PANTS: Brit. slang. Rubbish; nonsense. Freq. in pile (also load) of pants.; DICTIONARY PICKS MIRROR WORD.Byline: LORRAINE FISHER
THE word The Mirror used to sum up the lacklustre lacklustre or US lackluster
lacking brilliance, force, or vitality
Adj. 1. lacklustre - lacking brilliance or vitality; "a dull lackluster life"; "a lusterless performance" British election campaign has now officially entered the English language.
Just days after the front page declared the contest Pants, its new meaning has been used for the first time in the Oxford English Dictionary Oxford English Dictionary
(OED) great multi-volume historical dictionary of English. [Br. Hist.: Caught in the Web of Words]
See : Lexicography .
The experts defined the word as British slang for rubbish or nonsense. And they praised the Mirror for getting its new meaning exactly right in our Pants front page.
The dictionary's assistant editor Graeme Diamond said: "We noticed your article saying 'It's official, the election is PANTS'. It was quite witty."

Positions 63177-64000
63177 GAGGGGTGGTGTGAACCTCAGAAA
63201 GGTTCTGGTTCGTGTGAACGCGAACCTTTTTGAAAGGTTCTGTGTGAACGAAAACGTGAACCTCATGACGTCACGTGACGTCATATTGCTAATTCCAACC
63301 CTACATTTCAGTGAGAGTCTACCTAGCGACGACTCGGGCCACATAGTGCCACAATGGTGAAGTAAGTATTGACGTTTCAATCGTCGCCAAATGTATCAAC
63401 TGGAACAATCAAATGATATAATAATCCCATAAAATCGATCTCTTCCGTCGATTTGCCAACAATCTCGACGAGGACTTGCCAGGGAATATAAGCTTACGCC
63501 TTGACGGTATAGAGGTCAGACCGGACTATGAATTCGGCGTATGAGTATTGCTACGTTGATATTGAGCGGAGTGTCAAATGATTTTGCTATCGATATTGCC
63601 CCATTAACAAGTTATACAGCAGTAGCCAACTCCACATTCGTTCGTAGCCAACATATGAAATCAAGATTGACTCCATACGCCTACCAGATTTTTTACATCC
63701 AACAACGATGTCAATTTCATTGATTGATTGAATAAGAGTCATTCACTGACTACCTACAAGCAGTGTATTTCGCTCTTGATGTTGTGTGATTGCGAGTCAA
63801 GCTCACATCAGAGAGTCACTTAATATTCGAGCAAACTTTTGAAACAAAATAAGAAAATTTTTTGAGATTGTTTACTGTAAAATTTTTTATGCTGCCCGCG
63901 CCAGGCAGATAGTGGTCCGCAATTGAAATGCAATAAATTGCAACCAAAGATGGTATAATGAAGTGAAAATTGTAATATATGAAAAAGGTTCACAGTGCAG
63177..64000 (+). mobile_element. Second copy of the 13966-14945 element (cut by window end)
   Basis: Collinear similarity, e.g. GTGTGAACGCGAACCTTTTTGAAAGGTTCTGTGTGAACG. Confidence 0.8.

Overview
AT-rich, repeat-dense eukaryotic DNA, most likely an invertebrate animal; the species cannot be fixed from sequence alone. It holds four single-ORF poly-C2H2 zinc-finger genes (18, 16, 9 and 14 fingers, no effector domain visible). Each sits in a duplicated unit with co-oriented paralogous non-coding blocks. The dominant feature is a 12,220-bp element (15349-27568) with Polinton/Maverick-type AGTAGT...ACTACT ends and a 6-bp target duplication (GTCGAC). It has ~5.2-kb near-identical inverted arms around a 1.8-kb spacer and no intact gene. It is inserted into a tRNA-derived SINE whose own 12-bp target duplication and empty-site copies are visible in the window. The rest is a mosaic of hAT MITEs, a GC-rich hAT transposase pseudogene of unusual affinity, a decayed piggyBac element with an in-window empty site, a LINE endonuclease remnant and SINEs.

Pants has been included in the on-line version of the OED OED
Oxford English Dictionary
Noun 1. OED - an unabridged dictionary constructed on historical principles
O.E.D., Oxford English Dictionary , because the new printed edition is not due out for 10 years. Other new words include full monty, boy band, clubbing, six-pack and ladette.
Bad hair day was first used towards the end of the nineties to mean a period where everything goes wrong.
Serial monogamy also gets a mention, as does new man - for a guy "in touch" with his feminine side - retail therapy and go malling.
Other new arrivals include cybercriminal, name and shame Name and Shame is a practice to discourage some kinds of activity (generally anti-social or criminal) by publishing the names of those involved. The term was coined by British newspapers in the 1980s. , mullet mullet: see silversides.
Any of fewer than 100 species (family Mugilidae) of abundant, commercially valuable schooling fishes found in brackish or fresh waters throughout tropical and temperate regions. , Homer Simpson's catchphrase Doh!, millennium bug, .com, spam, information superhighway, channel surfer and off-message.
SPOT ON: The Mirror's London edition